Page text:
Too often, nonprofits include provisionsÂ in their bylaws that are old-fashioned,Â unnecessary, redundant, or that complicate rather than streamline governance. Examples include the following:
- Information that Will Change Frequently. Â The Bylaws should reflect the fundamental rules governing the nonprofit that are not likely to change frequently.Â Staff job descriptions, detailed committee Â charters, rules for conducting the annual meeting, guidelines for fundraisers, etc. are better suited for board resolutions or the nonprofit's policies and procedures manual. In this manner, the board can avoid constantly amending the bylaws when a simple resolution will suffice.
- Processes and Procedures that are Ignored in Practice. Many ambitious boards impose numerous procedures with strict deadlines in the Bylaws. Examples include specific deadlines for meetings, notices, reports, committee action, etc. If the Board is not going to carefully adhere to these procedures and deadlines, it is far better to omit them. If the processes and procedures called for in the Bylaws are not followed, those who disagree with Board action will always find a way to challenge the board’s decisions based on a technicality.
- Detailed provisions Outlining the Nonprofit's Purposes and Activities. I see a lot of bylaws with extensive purpose clauses that become obsolete over time. When this happens, the bylaws have to be amended to reflect the organization's current activities. Rather than risk a conflict between the articles of incorporation, the bylaws and the organization's actual activities, stick to a broad charitable purpose clause that will permit the organization's activities to evolve over time.
- Ambiguous Member Provisions. Voting members of a nonprofit corporation are analogous to shareholders. While they do not have ownership rights, they usually have rights to select board members and approve key decisions. Many state nonprofit corporation statutes will grant â€œmembersâ€ certain rights unless the Bylaws expressly limit their powers. Some state statutes even grant rights to voting members that cannot be overridden by the Articles and Bylaws. Once voting members have been created, their consent is usually required to reduce their rights so references to â€œmembersâ€ should be made with extreme care.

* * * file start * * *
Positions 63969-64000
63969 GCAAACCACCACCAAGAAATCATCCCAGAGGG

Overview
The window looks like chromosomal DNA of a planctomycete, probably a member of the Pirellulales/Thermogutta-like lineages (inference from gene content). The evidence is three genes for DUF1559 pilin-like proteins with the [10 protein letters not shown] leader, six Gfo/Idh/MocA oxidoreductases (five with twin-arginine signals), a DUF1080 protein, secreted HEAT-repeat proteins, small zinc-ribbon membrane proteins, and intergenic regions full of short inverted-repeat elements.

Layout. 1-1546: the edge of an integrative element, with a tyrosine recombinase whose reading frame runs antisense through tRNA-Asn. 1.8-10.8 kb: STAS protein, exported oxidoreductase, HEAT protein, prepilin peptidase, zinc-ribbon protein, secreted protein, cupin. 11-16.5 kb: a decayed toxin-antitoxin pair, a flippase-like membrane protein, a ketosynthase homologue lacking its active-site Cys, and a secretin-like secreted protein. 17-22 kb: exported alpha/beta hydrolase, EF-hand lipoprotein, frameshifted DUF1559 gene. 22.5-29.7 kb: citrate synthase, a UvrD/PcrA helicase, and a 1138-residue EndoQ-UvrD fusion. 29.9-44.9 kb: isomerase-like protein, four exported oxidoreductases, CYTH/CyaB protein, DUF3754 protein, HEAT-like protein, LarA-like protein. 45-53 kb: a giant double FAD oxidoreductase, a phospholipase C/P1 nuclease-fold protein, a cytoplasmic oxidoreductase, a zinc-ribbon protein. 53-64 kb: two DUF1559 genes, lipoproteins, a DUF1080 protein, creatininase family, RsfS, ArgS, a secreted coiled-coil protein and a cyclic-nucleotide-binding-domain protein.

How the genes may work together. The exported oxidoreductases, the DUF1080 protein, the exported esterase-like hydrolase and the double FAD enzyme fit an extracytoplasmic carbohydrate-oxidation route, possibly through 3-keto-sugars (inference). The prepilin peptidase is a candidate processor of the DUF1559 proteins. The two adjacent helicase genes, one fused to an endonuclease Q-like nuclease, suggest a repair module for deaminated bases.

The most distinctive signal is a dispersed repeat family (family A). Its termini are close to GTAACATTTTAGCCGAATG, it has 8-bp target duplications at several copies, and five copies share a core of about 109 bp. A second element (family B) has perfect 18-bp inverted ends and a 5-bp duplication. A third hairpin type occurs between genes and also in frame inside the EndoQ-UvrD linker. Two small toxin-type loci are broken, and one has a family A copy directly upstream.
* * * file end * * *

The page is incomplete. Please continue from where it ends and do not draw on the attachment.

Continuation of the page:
- Requirements to follow Roberts Rules of Order. It is common for non-profits to incorporate Roberts Rules by reference into their governing documents. Roberts rules can serve as a useful guideline for large boards; however, many people do not realize that Roberts Rules of Order requires much, much more than just a motion and a second.Â It is a comprehensive body of work and unless you fully understand and apply Roberts Rules in its entirety, the Board opens the door to those who would challenge their actions on a technicality. When a dispute develops, the failure for a Board that has incorporated Roberts Rules into their Bylaws to fully follow Roberts Rules leaves their actions open to challenge. The better practice is to reference Roberts Rules as a guideline rather than a requirement or better still, leave it out all together.
- Complicated Due Process Provisions for Removing Directors, Officers or Members. If a majority of the Board of Directors have determined that an individual needs to be removed, due process provisions only draw out the process and create legal hurdles the individual can use against the nonprofit.Â This may make sense for an organization where expulsion could lead to economic consequences such as a professional society. Otherwise, it is in the nonprofit's best interest to have the ability to remove the problematic individual without cause.
- Statements Requiring the Nonprofit to Comply with the Law. This one always makes me laugh. So, without the provision, the Board would feel empowered to break the law? Its redundant and increases the amount of unnecessary verbiage. Â Leave it out.
Once the key terms related to a nonprofit corporation's governance structure, control provisions, director's terms, officers, and voting procedures and clearly articulated and the redundant, overly complex, and frequently changing items are removed, the Board should be left with a workable document to guide its deliberations. If you missed it, read part I about what to include here.